Are Clarks Shoes Right For Letting Girls Be Girls?
This week’s ‘outrage’ has been caused by shoe manufacturer and retailer Clarks’ effrontery. They have designed a range of shoes for girls which look, well, feminine and called them names such as “Dolly Babe” rather than the manly, “Leader” range for boys.
Would wearing these make you less powerful?
Is this insidious sexism, a sneaky cultural attempt to brainwash our daughters into accepting a lesser role in society? Shouldn’t we be putting them in Dr. Martens at 2 and teaching them to stomp their way into power?
To be frank, my issues with Clarks are more to do with the longevity of the shoe and the price, rather than the frothy design names.
It’s not as if Clarks is the only manufacturer of school shoes on the planet. You can find them in most major supermarkets and department stores.
What Clarks do well is to measure and fit the shoe and I suspect this is the reason why many parents still visit them – even if it’s just to get their kids’ feet correctly sized.
I’d also have less problem accepting this feminist outrage if it were not for the fact that Jimmy Shoo, Manolo Blahnik, Dior et al seem to be rather light on the sturdier styles. You couldn’t really kick a football around a playground in them, could you?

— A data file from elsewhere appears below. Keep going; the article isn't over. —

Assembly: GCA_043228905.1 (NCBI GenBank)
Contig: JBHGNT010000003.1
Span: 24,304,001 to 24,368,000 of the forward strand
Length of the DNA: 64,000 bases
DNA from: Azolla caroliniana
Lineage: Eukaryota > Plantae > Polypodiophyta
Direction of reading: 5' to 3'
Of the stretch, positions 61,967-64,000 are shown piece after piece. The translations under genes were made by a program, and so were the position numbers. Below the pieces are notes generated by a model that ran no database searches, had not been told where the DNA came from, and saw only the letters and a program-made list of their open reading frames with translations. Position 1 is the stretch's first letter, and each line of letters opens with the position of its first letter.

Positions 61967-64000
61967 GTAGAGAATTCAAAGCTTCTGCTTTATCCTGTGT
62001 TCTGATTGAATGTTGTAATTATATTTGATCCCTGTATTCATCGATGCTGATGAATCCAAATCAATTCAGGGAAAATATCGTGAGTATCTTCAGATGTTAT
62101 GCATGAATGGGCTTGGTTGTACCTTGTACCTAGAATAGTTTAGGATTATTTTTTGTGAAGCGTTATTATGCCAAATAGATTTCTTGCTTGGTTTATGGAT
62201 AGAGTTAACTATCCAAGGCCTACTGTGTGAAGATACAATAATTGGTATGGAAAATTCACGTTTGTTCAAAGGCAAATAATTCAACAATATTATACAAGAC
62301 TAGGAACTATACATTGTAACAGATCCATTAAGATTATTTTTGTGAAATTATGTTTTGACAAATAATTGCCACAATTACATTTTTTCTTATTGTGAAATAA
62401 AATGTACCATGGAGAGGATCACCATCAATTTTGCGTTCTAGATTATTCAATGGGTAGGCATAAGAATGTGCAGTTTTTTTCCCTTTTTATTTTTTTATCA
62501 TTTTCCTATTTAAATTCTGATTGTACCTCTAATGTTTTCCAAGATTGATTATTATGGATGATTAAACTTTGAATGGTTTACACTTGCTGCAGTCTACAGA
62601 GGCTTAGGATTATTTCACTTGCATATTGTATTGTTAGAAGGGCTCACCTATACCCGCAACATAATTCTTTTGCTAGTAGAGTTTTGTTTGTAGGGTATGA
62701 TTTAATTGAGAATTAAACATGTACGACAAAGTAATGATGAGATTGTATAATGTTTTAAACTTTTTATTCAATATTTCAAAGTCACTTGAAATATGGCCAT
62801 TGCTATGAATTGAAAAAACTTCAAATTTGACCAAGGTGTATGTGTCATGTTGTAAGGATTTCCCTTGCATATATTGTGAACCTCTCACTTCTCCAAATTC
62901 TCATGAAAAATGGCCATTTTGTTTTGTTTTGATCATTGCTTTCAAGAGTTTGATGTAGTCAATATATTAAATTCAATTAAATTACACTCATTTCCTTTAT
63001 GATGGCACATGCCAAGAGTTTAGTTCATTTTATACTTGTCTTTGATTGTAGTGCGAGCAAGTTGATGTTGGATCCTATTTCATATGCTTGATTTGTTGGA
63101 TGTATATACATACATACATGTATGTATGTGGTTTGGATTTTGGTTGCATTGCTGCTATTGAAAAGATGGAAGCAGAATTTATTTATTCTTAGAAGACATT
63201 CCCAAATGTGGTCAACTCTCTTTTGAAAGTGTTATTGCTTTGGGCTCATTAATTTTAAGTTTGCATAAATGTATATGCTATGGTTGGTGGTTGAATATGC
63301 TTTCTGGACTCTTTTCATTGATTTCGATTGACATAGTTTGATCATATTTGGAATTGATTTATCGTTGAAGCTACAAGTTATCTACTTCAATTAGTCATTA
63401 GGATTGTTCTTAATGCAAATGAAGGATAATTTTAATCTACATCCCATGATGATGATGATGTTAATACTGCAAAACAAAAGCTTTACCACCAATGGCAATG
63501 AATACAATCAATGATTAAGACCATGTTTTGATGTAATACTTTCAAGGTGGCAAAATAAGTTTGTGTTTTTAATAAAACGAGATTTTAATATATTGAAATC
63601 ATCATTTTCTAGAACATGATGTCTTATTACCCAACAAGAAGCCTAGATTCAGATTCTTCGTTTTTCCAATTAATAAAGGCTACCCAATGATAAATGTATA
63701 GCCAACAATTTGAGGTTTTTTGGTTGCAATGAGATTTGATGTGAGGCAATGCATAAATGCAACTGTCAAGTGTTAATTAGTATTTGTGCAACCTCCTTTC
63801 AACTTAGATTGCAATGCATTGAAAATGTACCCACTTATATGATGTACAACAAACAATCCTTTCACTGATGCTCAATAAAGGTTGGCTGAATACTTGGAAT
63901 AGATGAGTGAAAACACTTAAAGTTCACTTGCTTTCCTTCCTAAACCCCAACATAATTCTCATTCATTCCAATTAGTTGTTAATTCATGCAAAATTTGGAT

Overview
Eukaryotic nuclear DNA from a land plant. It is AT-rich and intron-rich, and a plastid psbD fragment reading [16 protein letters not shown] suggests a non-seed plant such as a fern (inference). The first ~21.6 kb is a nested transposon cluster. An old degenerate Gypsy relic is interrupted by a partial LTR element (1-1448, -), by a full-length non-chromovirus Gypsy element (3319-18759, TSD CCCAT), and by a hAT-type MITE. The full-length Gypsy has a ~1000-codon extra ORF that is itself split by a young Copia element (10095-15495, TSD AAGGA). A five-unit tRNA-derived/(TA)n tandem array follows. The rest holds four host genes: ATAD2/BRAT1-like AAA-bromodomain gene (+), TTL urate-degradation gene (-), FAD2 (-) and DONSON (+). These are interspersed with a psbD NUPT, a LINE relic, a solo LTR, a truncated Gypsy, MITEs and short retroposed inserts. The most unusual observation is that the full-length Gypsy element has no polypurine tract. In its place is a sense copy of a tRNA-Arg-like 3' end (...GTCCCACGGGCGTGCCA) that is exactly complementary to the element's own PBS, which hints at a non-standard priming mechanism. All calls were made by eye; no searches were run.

So where is the line drawn. Do we say no to girly styles and names whilst our daughters are growing up and then just accept they will discover shoes with heels, glitter, feathers, beading and general frou-frou?
Perhaps the real issue here is simply one of choice. All Clarks really needs to do is add a couple of sturdier styles to its range.
If we believe that the way we are dressing our kids is akin to programming them into the evil ways of girliness, I’d suggest that this belief is wrong.
Do the world’s most powerful women all wear flat shoes?
Where is Ariana Huffington’s discourse on the impact of footwear on a woman’s ability to achieve?
The most useful thing we could teach our daughters is to choose what makes them happy without giving a stuff about the name of the shoe.
And as parents if we object to feminine names, we always have the option to vote with our feet.
Midlife mum from Cardiff. Wine Imbiber. Likes glitter, fluff and olives. Approaching tweendom with Caitlin (11) and Ieuan (10). The husband is hiding in the loft.
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